The work was generously supported by Nestlé Ltd.
Prevalence of Small Bowel Bacterial Overgrowth and Its Association with Nutrition Intake in Nonhospitalized Older Adults
Version of Record online: 18 JUL 2003
Journal of the American Geriatrics Society
Volume 51, Issue 6, pages 768–773, June 2003
How to Cite
Parlesak, A., Klein, B., Schecher, K., Bode, J. C. and Bode, C. (2003), Prevalence of Small Bowel Bacterial Overgrowth and Its Association with Nutrition Intake in Nonhospitalized Older Adults. Journal of the American Geriatrics Society, 51: 768–773. doi: 10.1046/j.1365-2389.2003.51259.x
- Issue online: 18 JUL 2003
- Version of Record online: 18 JUL 2003
- small bowel bacterial overgrowth;
- hydrogen breath test;
- older adults;
- nutritional status
OBJECTIVES: To determine the prevalence of small bowel bacterial overgrowth (SBBO) in older adults and to assess whether SBBO is associated with abdominal complaints and nutrient intake.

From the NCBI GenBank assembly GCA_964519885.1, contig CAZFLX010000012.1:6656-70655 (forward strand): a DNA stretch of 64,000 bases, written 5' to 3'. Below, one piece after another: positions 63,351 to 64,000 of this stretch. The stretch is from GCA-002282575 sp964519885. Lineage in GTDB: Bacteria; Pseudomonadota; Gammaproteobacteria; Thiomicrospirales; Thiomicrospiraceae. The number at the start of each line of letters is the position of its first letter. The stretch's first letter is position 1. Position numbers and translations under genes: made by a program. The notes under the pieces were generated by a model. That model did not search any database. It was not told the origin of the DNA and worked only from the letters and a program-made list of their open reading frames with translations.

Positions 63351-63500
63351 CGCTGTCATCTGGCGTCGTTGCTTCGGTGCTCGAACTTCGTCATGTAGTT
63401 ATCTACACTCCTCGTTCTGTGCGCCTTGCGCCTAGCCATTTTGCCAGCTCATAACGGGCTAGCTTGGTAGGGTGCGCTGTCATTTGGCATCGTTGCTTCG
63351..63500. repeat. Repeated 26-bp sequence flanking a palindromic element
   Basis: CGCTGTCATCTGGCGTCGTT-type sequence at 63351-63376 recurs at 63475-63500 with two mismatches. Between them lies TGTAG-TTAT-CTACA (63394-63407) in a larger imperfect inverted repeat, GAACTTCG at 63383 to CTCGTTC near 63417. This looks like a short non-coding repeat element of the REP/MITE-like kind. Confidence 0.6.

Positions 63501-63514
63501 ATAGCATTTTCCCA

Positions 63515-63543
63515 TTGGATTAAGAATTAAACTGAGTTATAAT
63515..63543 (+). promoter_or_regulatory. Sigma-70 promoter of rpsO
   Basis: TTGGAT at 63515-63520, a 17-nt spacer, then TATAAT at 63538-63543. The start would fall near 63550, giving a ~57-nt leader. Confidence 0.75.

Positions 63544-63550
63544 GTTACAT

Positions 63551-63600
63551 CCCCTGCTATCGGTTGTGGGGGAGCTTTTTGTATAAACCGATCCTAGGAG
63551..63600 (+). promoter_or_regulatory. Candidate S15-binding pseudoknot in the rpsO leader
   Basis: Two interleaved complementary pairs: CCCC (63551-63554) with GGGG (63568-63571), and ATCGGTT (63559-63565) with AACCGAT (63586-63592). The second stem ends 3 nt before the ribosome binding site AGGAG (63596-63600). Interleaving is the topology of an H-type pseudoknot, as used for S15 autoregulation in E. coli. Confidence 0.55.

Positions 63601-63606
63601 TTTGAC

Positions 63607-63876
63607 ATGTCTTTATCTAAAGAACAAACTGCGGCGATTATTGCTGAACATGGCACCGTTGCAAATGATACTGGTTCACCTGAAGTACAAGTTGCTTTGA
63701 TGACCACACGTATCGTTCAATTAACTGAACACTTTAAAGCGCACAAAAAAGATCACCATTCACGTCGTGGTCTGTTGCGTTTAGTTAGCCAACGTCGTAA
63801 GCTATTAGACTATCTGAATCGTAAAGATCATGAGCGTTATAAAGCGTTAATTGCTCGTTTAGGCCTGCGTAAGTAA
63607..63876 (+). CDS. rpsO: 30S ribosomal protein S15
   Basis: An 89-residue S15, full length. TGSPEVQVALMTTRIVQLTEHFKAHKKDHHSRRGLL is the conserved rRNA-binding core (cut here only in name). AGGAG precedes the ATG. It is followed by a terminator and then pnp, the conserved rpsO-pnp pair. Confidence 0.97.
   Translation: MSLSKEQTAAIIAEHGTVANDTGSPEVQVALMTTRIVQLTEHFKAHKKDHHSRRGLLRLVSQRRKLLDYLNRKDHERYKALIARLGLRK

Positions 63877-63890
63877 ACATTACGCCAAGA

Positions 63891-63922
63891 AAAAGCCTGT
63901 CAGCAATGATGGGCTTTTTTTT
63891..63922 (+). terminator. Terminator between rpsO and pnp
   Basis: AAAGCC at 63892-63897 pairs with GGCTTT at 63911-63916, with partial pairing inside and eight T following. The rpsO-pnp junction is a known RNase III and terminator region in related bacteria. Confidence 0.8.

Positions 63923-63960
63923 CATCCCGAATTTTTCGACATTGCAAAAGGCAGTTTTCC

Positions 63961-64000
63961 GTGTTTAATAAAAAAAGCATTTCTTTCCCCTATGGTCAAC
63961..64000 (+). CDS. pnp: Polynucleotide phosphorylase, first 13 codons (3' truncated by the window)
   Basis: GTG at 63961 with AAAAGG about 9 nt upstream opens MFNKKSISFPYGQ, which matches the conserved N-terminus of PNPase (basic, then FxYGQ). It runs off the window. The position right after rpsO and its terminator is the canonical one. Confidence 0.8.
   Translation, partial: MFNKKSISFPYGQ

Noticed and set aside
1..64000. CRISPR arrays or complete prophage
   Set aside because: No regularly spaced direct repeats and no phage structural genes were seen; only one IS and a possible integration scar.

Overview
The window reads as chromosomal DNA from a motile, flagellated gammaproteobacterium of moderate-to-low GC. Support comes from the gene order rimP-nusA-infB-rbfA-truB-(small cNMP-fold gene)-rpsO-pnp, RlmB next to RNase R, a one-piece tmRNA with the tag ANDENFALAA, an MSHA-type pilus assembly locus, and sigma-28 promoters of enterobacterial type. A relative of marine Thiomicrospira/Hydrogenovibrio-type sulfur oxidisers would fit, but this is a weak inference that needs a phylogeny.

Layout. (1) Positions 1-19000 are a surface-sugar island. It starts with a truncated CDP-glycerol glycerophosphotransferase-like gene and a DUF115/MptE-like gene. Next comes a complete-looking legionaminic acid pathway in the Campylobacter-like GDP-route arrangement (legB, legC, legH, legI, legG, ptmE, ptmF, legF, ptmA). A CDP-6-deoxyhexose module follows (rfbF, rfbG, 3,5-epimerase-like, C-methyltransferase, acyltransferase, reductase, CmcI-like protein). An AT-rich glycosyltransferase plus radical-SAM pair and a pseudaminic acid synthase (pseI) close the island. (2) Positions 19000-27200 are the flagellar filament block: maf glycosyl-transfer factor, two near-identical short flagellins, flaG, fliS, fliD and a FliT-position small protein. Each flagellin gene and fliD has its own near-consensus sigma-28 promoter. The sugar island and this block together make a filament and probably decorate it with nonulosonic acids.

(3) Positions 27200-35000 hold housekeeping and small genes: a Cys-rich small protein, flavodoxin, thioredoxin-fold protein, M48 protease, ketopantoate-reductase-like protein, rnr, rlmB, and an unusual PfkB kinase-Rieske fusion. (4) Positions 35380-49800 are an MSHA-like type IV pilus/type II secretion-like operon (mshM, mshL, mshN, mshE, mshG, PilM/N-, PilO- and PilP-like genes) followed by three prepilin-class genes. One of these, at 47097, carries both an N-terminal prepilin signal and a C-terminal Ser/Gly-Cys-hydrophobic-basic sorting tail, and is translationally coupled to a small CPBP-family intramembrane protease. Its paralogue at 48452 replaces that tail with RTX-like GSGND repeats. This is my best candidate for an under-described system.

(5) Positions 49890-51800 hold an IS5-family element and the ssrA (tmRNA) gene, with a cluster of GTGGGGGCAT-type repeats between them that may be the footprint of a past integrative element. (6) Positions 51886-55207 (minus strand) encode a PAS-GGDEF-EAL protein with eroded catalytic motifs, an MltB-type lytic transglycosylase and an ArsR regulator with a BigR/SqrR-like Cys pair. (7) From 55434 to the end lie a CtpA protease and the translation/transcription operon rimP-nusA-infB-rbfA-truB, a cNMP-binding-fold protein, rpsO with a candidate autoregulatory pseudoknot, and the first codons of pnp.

DESIGN: Cross-sectional survey.
SETTING: Eight senior residence sites in Stuttgart, Germany.
PARTICIPANTS: Older adults living independently in senior residence houses.
MEASUREMENTS: The prevalence of SBBO was measured in 328 subjects, of whom 294 were aged 61 and older, by measuring hydrogen concentration (parts per million; ppm) in exhaled air after ingestion of 50 g glucose. Anthropometric data were obtained and nutritional status was recorded with a computer-aided diet history.
RESULTS: The prevalence of a positive hydrogen breath test (>10 ppm increase) was 15.6% in older adults, compared with 5.9% in subjects aged 24 to 59. The intake of inhibitors of gastric acid production contributed significantly to the high prevalence of a positive breath test in older adults, which was associated with lower body weight, lower body mass index, lower plasma albumin concentration, and higher prevalence of diarrhea. Subjects with a positive hydrogen breath test consumed significantly less fiber, folic acid, and vitamins B2 and B6 than those without. No difference was observed in the intake of energy, protein, fat, or carbohydrates.
CONCLUSION: Prevalence of SBBO is associated with reduced body weight, which is paralleled by reduced intake of several micronutrients. Malabsorption resulting from diarrhea might be an aggravating factor contributing to weight loss in these subjects.